Discussion of research that shows that Kosher or Halal Slaughter without stunning causes pain

by Temple Grandin
Department of Animal Science
Colorado State University
Fort Collins, Colorado 80523

Updated August 2017

A study done in New Zealand in 2009 shows that slaughter without stunning causes pain. A new EEG (brainwave) method was used, which can determine when an animal is feeling pain. In these experiments, lightly anesthetized calves were cut with a very sharp knife that was 24.5 cm long. The weight of the calves was 109 to 170 kg. One reason why the calves were lightly anesthetized was to prevent animal movements (movement artifact) from changing and distorting the EEG patterns. The experiments showed that the calves would have been experiencing pain during the cut (Gibson et al, 2009 ab).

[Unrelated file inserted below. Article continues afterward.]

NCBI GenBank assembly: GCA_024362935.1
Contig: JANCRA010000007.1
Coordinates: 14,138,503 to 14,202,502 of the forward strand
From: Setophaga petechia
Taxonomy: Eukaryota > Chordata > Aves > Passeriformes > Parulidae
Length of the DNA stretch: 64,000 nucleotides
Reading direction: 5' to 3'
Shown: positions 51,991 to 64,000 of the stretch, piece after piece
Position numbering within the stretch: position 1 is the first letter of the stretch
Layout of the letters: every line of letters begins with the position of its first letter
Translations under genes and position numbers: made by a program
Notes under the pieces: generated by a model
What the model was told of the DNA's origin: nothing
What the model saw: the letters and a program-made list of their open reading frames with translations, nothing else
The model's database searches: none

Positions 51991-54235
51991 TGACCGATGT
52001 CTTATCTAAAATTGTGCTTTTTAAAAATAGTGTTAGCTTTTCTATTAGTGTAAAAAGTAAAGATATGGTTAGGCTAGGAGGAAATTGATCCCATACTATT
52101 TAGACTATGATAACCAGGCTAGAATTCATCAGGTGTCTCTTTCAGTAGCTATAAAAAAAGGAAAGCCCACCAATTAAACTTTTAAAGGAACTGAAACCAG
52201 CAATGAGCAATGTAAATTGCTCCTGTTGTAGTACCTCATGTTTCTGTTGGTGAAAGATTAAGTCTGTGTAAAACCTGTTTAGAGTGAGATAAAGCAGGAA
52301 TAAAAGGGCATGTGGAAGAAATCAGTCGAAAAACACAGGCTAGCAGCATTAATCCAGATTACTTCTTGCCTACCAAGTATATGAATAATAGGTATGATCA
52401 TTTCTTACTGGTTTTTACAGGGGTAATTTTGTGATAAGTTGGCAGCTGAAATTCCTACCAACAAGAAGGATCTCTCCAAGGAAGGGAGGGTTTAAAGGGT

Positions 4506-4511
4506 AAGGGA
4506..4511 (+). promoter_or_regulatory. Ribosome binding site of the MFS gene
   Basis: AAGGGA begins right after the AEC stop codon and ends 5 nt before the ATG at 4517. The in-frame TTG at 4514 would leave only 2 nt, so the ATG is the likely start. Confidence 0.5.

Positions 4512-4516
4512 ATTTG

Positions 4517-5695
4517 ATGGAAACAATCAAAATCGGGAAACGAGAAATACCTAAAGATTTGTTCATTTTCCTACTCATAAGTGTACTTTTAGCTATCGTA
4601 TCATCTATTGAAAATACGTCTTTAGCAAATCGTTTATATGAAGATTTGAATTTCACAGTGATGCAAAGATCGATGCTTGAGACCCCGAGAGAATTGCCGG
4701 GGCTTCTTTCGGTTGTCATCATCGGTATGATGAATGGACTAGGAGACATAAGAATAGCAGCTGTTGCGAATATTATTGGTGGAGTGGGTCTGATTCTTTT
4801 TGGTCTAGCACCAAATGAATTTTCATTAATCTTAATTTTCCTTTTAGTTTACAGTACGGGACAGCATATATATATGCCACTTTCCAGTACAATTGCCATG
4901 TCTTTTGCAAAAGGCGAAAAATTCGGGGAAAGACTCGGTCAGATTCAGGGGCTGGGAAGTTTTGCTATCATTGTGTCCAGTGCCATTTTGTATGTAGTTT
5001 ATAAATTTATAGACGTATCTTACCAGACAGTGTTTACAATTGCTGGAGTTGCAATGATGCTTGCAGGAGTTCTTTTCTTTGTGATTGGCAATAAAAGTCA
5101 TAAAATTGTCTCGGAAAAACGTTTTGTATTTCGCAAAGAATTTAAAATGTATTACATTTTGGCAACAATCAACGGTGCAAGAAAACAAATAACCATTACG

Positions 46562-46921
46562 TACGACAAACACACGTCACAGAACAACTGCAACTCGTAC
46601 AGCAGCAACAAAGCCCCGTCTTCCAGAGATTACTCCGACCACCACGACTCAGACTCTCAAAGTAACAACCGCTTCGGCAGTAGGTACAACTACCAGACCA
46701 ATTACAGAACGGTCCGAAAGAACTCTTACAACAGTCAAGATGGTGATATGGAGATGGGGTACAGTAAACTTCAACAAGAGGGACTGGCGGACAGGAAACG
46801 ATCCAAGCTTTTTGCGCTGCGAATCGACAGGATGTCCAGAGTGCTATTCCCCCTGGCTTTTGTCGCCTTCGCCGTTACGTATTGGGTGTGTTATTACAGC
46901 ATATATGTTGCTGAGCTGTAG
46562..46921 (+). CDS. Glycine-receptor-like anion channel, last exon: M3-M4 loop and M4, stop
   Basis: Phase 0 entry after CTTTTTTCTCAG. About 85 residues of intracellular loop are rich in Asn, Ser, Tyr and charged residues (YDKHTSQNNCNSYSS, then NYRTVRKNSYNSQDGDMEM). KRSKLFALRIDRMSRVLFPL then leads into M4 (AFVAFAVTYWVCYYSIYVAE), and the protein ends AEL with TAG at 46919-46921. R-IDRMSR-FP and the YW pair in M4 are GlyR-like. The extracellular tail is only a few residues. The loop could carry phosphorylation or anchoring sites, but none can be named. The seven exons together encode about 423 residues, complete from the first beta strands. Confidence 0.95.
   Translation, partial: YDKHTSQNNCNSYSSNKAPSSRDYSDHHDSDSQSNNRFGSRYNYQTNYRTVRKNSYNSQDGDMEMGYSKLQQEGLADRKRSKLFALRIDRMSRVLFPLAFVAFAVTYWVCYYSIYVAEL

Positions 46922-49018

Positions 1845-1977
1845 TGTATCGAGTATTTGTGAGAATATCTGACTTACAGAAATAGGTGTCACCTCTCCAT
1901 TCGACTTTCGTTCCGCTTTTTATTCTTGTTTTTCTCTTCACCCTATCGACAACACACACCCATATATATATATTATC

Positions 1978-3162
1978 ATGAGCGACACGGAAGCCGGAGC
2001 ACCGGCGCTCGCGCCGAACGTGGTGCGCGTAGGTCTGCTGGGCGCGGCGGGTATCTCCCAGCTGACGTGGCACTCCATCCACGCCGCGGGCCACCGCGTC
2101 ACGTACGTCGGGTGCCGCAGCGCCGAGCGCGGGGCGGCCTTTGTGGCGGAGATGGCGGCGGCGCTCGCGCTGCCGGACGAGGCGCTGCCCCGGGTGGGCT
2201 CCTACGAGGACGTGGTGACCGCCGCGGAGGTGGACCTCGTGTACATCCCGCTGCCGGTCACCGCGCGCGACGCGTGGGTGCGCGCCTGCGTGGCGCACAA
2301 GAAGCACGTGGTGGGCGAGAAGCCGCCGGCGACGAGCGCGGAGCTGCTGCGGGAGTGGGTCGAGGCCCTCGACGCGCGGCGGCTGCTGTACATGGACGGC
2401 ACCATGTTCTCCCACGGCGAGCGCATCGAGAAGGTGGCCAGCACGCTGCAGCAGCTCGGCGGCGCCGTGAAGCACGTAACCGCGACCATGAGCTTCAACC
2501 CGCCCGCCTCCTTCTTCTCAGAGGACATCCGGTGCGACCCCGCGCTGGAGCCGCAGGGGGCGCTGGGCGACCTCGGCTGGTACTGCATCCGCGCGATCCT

The knife used in this experiment was much shorter than the special long knives that are used in Kosher slaughter. The use of a shorter knife may possibly have had an effect on the painfulness of the cut. The author has observed that shorter knives, where the tip of the knife gouges into the wound during the cut, will cause struggling. An animal may also struggle when the wound closes back over the knife during the cut. Since the calves were anesthetized, it was impossible to observe behavioral reaction during the cut. From reading the methods sections in the papers, it was not possible to determine if the wound was held open during the cut, which may help reduce pain. The knife used in this experiment was similar to many of the knives the author has observed being used for halal slaughter. The special long knife used in kosher slaughter is important. When the knife is used correctly on adult cattle, there was little or no behavioral reaction (Grandin, 1992, 1994). Barnett et al (2007) reported similar reactions in chickens. Only four chickens out of 100 had a behavioral reaction. Grandin (1994) reported that the behavioral reaction of cattle was greater when a hand was waved in their faces compared to well done Kosher slaughter. All of the cattle were extensively raised animals with a large flight zone. They were all held in an upright position in a restraint box. The results of this study clearly show that the use of a knife with a 24.5 cm long blade definitely causes pain. Another factor that may have had an effect on pain was the use of a grinding wheel to sharpen the knife instead of a whet stone. There is a need to repeat this experiment with a Kosher knife and a skilled shochet who obeys all the Kosher rules for correct cutting.